This morning's key headlines from GenerationalDynamics.com
- Australia's court issues landmark judgment against S&P Ratings Agency
- Cyprus denies that its bailout money will go to Russian oligarchs
Australia's court issues landmark judgment against S&P Ratings Agency
Regular readers of World View know how much I whine about the fact
that not a single person has gone to jail for the financial crisis,
despite a huge abundance of evidence of fraud and criminal activity by
banks, because the regulators adamantly refuse to investigate and
prosecute the criminal activity, since everyone in Washington depends
on huge political contributions from banksters. As a result, the same
banksters are free to continue to commit new types of fraud with no
fear of prosecution.
The only partial exception to the above is the two fines imposed
against Barclays Bank, for criminal activity related to manipulation
of Libor and electricity prices. (See "3-Nov-12 World View -- New charges put Barclays at center of climate change financial scam")
Barclays is a British bank, and the fines were imposed by American
prosecuters. In my opinion, this has become possible because British
politicians, rather than American politicians, receive political
contributions from banksters.
Today we have a new illustration of this principle. Nobody in America
or Europe has brought the ratings agency (S&P, Moodys, Fitch) to court
despite massive evidence that they gave AAA ratings that were not
deserved. (See "Financial Crisis Inquiry hearings provide 'smoking gun' evidence of widespread criminal fraud" from 2010.)
But on Monday an Australian Federal Court issued a judgment against
Standard & Poors Ratings Agency essentially for being at best
completely incompetent and at worst criminals. In order for the
banksters to make their securities fraud work, they needed the
cooperation of the ratings agency to give the fraudulent securities
AAA ratings. The court found that S&P used fraudulent assumptions and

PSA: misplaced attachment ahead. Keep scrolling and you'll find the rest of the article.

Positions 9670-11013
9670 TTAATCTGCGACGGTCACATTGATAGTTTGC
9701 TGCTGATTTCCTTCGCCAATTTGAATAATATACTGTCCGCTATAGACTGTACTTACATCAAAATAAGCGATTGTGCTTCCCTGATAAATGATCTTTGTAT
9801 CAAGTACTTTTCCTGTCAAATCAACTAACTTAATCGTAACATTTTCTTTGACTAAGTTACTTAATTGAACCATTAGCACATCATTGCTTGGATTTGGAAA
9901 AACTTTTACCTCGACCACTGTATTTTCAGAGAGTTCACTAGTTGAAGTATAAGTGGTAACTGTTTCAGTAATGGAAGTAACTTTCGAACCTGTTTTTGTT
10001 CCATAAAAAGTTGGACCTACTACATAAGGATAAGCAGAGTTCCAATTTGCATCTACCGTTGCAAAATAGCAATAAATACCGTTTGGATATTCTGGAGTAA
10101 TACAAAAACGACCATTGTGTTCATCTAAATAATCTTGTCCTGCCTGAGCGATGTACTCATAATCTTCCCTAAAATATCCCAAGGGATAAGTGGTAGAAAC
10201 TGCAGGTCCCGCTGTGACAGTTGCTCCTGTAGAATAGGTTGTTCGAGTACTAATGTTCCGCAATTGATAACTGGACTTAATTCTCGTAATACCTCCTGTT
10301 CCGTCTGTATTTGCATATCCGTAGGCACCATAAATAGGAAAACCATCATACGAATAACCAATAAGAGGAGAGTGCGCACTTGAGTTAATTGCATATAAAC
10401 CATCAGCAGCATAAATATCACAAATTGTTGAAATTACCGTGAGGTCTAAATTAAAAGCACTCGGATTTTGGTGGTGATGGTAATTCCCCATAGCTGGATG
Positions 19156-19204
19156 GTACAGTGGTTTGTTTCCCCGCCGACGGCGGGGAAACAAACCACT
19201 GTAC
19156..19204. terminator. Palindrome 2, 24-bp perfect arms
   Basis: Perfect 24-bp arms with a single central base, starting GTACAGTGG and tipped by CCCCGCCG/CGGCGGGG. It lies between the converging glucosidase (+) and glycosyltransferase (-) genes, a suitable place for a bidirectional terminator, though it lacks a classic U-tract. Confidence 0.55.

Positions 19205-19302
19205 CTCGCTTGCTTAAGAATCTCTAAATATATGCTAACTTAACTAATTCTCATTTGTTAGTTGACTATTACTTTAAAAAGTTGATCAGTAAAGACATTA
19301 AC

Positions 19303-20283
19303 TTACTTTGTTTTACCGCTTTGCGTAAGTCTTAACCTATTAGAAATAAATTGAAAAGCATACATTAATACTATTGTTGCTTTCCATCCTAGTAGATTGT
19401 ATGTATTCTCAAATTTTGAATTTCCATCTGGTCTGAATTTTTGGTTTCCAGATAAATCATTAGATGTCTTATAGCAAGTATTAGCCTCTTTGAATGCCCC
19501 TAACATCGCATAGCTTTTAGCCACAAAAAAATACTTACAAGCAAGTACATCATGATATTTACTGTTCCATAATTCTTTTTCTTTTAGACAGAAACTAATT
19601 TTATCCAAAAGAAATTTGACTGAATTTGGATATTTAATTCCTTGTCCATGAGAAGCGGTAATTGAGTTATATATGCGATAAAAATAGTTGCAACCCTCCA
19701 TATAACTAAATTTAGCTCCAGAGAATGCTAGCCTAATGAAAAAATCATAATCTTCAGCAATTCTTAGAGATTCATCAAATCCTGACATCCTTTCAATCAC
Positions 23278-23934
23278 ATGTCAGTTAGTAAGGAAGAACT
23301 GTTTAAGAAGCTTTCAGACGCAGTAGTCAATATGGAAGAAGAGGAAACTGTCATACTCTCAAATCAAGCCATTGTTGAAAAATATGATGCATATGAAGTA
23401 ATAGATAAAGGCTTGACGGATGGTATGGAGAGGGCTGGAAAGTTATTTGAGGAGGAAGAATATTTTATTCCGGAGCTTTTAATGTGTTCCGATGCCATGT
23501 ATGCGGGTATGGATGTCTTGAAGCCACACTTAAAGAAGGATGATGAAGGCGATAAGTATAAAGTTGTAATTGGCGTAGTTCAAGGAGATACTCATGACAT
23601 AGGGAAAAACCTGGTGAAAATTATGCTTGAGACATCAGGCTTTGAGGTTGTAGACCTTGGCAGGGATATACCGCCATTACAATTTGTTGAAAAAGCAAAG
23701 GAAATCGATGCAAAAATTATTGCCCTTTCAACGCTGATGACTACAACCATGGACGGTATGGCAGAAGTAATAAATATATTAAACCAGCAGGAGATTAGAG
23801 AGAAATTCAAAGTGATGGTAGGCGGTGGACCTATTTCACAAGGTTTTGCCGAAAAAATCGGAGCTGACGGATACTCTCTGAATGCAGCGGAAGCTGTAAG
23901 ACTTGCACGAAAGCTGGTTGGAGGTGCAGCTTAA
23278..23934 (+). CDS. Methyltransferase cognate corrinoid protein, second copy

invalid data to arrive at the AAA ratings for synthetic securities
issued by the Dutch bank ABN Amro. The court found that the ratings
agency and the bank essentially cooperated to defraud investors.
None of this would have mattered, since we all know that prosecuters don't
want to prosecute banks and ratings agencies that give enormous sums of
money to politicians.
But here the two companies made a huge mistake: They defrauded 12
Australian municipal funds. In other words, innocent townspeople in Australia
were defrauded by a bank in Holland and a ratings agency in the United States,
with investment losses on the AAA securities amounting to $16.6 million.
It doesn't take much to see why they were brought to court.
All the news stories on this ruling emphasize that, unless S&P appeals and wins
the appeal, this decision has implications far beyond one case. It will open
the doors to similar litigation in Europe and North America.
The amount of money that S&P and ABN Amro will have to pay is just a
fraction of the large sums that they made through their criminal
activities. Unfortunately, no one is yet threatened with jail.
Reuters and Bloomberg and Quartz and Federal Court of Australia
Cyprus denies that its bailout money will go to Russian oligarchs
Cyprus is still negotiating the 10 billion euro bailout it's going to
need to keep from going bankrupt, after years of purchasing billions
of euros in Greek government bonds that have turned out to be
practically worthless. However, a report in Der Spiegel says that any
bailout money for Cyprus will immediately go into the pockets of
Russian oligarchs who use Cyprus to launder money from illegal
activities in Russia. However, Cyprus' government on Monday dismissed
the report, saying that was an attempt to sully the country's
reputation as an international investment center. Spiegel and AP
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